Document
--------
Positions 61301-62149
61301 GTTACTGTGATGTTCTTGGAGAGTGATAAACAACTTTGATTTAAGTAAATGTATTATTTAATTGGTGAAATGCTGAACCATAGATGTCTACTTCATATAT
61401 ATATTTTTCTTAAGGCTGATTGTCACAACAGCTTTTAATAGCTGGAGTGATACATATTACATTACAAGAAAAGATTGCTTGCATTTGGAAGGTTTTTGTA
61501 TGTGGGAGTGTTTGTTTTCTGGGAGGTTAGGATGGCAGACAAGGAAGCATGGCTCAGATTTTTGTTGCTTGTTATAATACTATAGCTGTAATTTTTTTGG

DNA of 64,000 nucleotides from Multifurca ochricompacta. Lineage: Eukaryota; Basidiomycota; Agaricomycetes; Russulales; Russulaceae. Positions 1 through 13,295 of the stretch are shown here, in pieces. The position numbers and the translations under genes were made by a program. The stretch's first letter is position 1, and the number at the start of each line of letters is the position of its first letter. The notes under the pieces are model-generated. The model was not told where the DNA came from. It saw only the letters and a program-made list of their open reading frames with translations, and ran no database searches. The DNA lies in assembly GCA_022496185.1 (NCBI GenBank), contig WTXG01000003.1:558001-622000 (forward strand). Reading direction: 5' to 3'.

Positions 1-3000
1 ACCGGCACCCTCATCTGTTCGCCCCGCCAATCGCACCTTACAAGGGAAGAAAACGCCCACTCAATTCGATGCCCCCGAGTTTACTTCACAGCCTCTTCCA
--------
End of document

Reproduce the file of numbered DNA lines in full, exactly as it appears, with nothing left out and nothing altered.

Positions 61301-62149
61301 GTTACTGTGATGTTCTTGGAGAGTGATAAACAACTTTGATTTAAGTAAATGTATTATTTAATTGGTGAAATGCTGAACCATAGATGTCTACTTCATATAT
61401 ATATTTTTCTTAAGGCTGATTGTCACAACAGCTTTTAATAGCTGGAGTGATACATATTACATTACAAGAAAAGATTGCTTGCATTTGGAAGGTTTTTGTA
61501 TGTGGGAGTGTTTGTTTTCTGGGAGGTTAGGATGGCAGACAAGGAAGCATGGCTCAGATTTTTGTTGCTTGTTATAATACTATAGCTGTAATTTTTTTGG

DNA of 64,000 nucleotides from Multifurca ochricompacta. Lineage: Eukaryota; Basidiomycota; Agaricomycetes; Russulales; Russulaceae. Positions 1 through 13,295 of the stretch are shown here, in pieces. The position numbers and the translations under genes were made by a program. The stretch's first letter is position 1, and the number at the start of each line of letters is the position of its first letter. The notes under the pieces are model-generated. The model was not told where the DNA came from. It saw only the letters and a program-made list of their open reading frames with translations, and ran no database searches. The DNA lies in assembly GCA_022496185.1 (NCBI GenBank), contig WTXG01000003.1:558001-622000 (forward strand). Reading direction: 5' to 3'.

Positions 1-3000
1 ACCGGCACCCTCATCTGTTCGCCCCGCCAATCGCACCTTACAAGGGAAGAAAACGCCCACTCAATTCGATGCCCCCGAGTTTACTTCACAGCCTCTTCCA